OECD/G20 Base Erosion and Profit Shifting Project – PREVENTING THE GRANTING OF TREATY BENEFITS IN INAPPROPRIATE CIRCUMSTANCES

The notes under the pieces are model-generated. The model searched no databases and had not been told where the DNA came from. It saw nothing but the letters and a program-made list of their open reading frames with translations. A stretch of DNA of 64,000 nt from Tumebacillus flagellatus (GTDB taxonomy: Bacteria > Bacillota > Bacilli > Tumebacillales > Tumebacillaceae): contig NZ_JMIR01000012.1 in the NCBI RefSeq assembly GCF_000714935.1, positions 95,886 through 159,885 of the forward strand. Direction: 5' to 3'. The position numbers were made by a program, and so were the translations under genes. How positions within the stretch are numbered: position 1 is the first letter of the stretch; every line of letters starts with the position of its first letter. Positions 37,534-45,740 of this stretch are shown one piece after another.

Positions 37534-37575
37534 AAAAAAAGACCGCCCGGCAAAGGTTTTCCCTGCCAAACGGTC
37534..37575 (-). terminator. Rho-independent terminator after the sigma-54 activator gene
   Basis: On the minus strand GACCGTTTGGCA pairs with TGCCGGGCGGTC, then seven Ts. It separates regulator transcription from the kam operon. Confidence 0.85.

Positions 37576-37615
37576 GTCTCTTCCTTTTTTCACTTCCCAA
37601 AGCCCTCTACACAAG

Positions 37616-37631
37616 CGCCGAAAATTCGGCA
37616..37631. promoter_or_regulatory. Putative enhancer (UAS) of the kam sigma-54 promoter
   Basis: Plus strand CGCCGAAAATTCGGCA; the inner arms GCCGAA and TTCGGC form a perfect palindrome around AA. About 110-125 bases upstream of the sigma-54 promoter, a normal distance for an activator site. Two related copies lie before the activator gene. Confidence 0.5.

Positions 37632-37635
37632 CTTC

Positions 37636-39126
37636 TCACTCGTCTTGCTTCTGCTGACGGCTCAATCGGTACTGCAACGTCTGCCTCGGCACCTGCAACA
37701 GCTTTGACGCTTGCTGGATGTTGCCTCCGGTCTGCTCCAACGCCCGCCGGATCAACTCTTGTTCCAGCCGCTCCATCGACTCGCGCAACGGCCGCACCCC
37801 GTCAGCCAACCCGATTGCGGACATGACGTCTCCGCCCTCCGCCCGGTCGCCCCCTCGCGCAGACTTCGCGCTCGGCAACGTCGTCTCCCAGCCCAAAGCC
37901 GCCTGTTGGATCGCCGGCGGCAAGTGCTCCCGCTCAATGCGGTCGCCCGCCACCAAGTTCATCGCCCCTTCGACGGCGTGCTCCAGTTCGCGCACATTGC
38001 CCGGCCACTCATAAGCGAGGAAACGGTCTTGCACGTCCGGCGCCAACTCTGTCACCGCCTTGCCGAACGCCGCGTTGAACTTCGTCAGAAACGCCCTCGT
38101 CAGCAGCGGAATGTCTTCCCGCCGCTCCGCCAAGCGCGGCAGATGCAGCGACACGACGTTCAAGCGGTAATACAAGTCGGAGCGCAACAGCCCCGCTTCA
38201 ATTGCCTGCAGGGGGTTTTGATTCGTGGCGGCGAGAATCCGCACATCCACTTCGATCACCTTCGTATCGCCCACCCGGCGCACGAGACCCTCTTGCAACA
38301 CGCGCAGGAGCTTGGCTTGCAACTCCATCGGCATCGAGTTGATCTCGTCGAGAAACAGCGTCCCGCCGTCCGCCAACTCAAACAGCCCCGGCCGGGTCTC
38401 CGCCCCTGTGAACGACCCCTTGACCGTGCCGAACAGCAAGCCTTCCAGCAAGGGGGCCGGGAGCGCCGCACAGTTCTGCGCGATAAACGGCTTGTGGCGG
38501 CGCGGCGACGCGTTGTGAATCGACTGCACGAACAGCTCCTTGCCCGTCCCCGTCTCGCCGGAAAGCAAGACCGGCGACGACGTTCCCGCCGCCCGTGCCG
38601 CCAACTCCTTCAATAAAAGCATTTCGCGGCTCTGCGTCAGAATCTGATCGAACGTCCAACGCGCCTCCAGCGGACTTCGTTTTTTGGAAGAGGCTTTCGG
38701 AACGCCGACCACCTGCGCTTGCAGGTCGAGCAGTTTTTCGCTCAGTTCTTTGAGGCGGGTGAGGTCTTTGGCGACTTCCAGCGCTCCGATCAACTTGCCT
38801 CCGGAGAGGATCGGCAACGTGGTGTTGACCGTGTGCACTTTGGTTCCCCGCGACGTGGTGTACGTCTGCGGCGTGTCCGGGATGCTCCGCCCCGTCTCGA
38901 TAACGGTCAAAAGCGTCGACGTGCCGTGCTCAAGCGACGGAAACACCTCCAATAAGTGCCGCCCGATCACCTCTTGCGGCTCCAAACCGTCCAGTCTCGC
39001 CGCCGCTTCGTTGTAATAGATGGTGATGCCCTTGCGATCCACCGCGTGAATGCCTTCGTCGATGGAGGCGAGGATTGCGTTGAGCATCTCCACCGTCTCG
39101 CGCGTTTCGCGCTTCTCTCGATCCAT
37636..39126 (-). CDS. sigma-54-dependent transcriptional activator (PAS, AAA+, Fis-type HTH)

OECD/G20 Base Erosion and Profit Shifting Project – PREVENTING THE GRANTING OF TREATY BENEFITS IN INAPPROPRIATE CIRCUMSTANCES. ACTION 6: 2015 FINAL REPORT. Action 6 of the OECD/G20 Base Erosion and Profit Shifting (BEPS) Project identifies treaty abuse, and in particular treaty shopping, as one of the most important sources of BEPS concerns. Taxpayers engaged in treaty shopping and other treaty abuse strategies undermine tax sovereignty by claiming treaty benefits in situations where these benefits were not intended to be granted, thereby depriving countries of tax revenues. Countries have therefore agreed to include anti-abuse provisions in their tax treaties, including a minimum standard to counter treaty shopping. They also agree that some flexibility in the implementation of the minimum standard is required as these provisions need to be adapted to each country’s specificities and to the circumstances of the negotiation of bilateral conventions. Section A of this report includes new treaty anti-abuse rules that provide safeguards against the abuse of treaty provisions and offer a certain degree of flexibility regarding how to do so. These new treaty anti-abuse rules first address treaty shopping, which involves strategies through which a person who is not a resident of a State attempts to obtain benefits that a tax treaty concluded by that State grants to residents of that State, for example by establishing a letterbox company in that State. The following approach is recommended to deal with these strategies: • First, a clear statement that the States that enter into a tax treaty intend to avoid creating opportunities for non-taxation or reduced taxation through tax evasion or avoidance, including through treaty shopping arrangements will be included in tax treaties (this recommendation is included in Section B of the report). • Second, a specific anti-abuse rule, the limitation-on-benefits (LOB) rule, that limits the availability of treaty benefits to entities that meet certain conditions will be included in the OECD Model Tax Convention. These conditions, which are based on the legal nature, ownership in, and general activities of the entity, seek to ensure that there is a sufficient link between the entity and its State of residence. Such limitation-on-benefits provisions are currently found in treaties concluded by a few countries and have proven to be effective in preventing many forms of treaty shopping strategies. • Third, in order to address other forms of treaty abuse, including treaty shopping situations that would not be covered by the LOB rule described above, a more general anti-abuse rule based on the principal purposes of transactions or arrangements (the principal purposes test or “PPT” rule) will be included in the OECD Model Tax Convention. Under that rule, if one of the principal purposes of transactions or arrangements is to obtain treaty benefits, these benefits would be denied unless it is established that granting these benefits would be in accordance with the object and purpose of the provisions of the treaty. The report recognises that each of the LOB and PPT rules has strengths and weaknesses and may not be appropriate for, or accord with the treaty policy of, all countries. Also, the domestic law of some countries may include provisions that make it unnecessary to combine these two rules to prevent treaty shopping. Given the risk to revenues posed by treaty shopping, countries have committed to ensure a minimum level of protection against treaty shopping (the “minimum standard”). That commitment will require countries to include in their tax treaties an express statement that their common intention is to eliminate double taxation without creating opportunities for non-taxation or reduced taxation through tax evasion or avoidance, including through treaty shopping arrangements. Countries will implement this common intention by including in their treaties: (i) the combined approach of an LOB and PPT rule described above, (ii) the PPT rule alone, or (iii) the LOB rule supplemented by a mechanism that would deal with conduit financing arrangements not already dealt with in tax treaties. Section A also includes new rules to be included in tax treaties in order to address other forms of treaty abuse. These targeted rules address (1) certain dividend transfer transactions that are intended to lower artificially withholding taxes payable on dividends; (2) transactions that circumvent the application of the treaty rule that allows source taxation of shares of companies that derive their value primarily from immovable property; (3) situations where an entity is resident of two Contracting States, and (4) situations where the State of residence exempts the income of permanent establishments situated in third States and where shares, debt-claims, rights or property are transferred to permanent establishments set up in countries that do not tax such income or offer preferential treatment to that income. The report recognises that the adoption of anti-abuse rules in tax treaties is not sufficient to address tax avoidance strategies that seek to circumvent provisions of domestic tax laws; these must be addressed through domestic anti-abuse rules, including through rules that will result from the work on other parts of the Action Plan. The report includes changes to the OECD Model Tax Convention aimed at ensuring that treaties do not inadvertently prevent the application of such domestic anti-abuse rules. This is done by expanding the parts of the Commentary of the OECD Model Tax Convention that already deal with this issue and by explaining that the inclusion of the PPT rule in treaties, which will incorporate the principle already included in the Commentary of the OECD Model Tax Convention, will provide a clear statement that the Contracting States intend to deny the application of the provisions of their treaties when transactions or arrangements are entered into in order to obtain the benefits of these provisions in inappropriate circumstances. The report also addresses two specific issues related to the interaction between treaties and domestic anti-abuse rules. The first issue relates to the application of tax treaties to restrict a Contracting State’s right to tax its own residents. A new rule will codify the principle that treaties do not restrict a State’s right to tax its own residents (subject to certain exceptions). The second issue deals with so-called “departure” or “exit” taxes, under which liability to tax on some types of income that has accrued for the benefit of a resident (whether an individual or a legal person) is triggered in the event that the resident ceases to be a resident of that State. Changes to the Commentary of the OECD Model Tax Convention will clarify that treaties do not prevent the application of these taxes. Section B of the report addresses the part of Action 6 that asked for clarification “that tax treaties are not intended to be used to generate double non-taxation”. This clarification is provided through a reformulation of the title and preamble of the Model Tax Convention that will clearly state that the joint intention of the parties to a tax treaty is to eliminate double taxation without creating opportunities for tax evasion and avoidance, in particular through treaty shopping arrangements. Section C of the report addresses the third part of the work mandated by Action 6, which was “to identify the tax policy considerations that, in general, countries should consider before deciding to enter into a tax treaty with another country”. The policy considerations described in that section should help countries explain their decisions not to enter into tax treaties with certain low or no-tax jurisdictions; these policy considerations will also be relevant for countries that need to consider whether they should modify (or, ultimately, terminate) a treaty previously concluded in the event that a change of circumstances (such as changes to the domestic law of a treaty partner) raises BEPS concerns related to that treaty. This final version of the report supersedes the interim version issued in September 2014. A number of changes have been made to the rules proposed in the September 2014 report. As noted at the beginning of the report, however, additional work will be required in order to fully consider proposals recently released by the United States concerning the LOB rule and other provisions included in the report. Since the United States does not anticipate finalising its new model tax treaty until the end of 2015, the relevant provisions included in this report will need to be reviewed afterwards and will therefore be finalised in the first part of 2016. An examination of the issues related to the treaty entitlement of certain types of investment funds will also continue after September 2015 with a similar deadline. The various anti-abuse rules that are included in this report will be among the changes proposed for inclusion in the multilateral instrument that will implement the results of the work on treaty issues mandated by the OECD/G20 BEPS Project.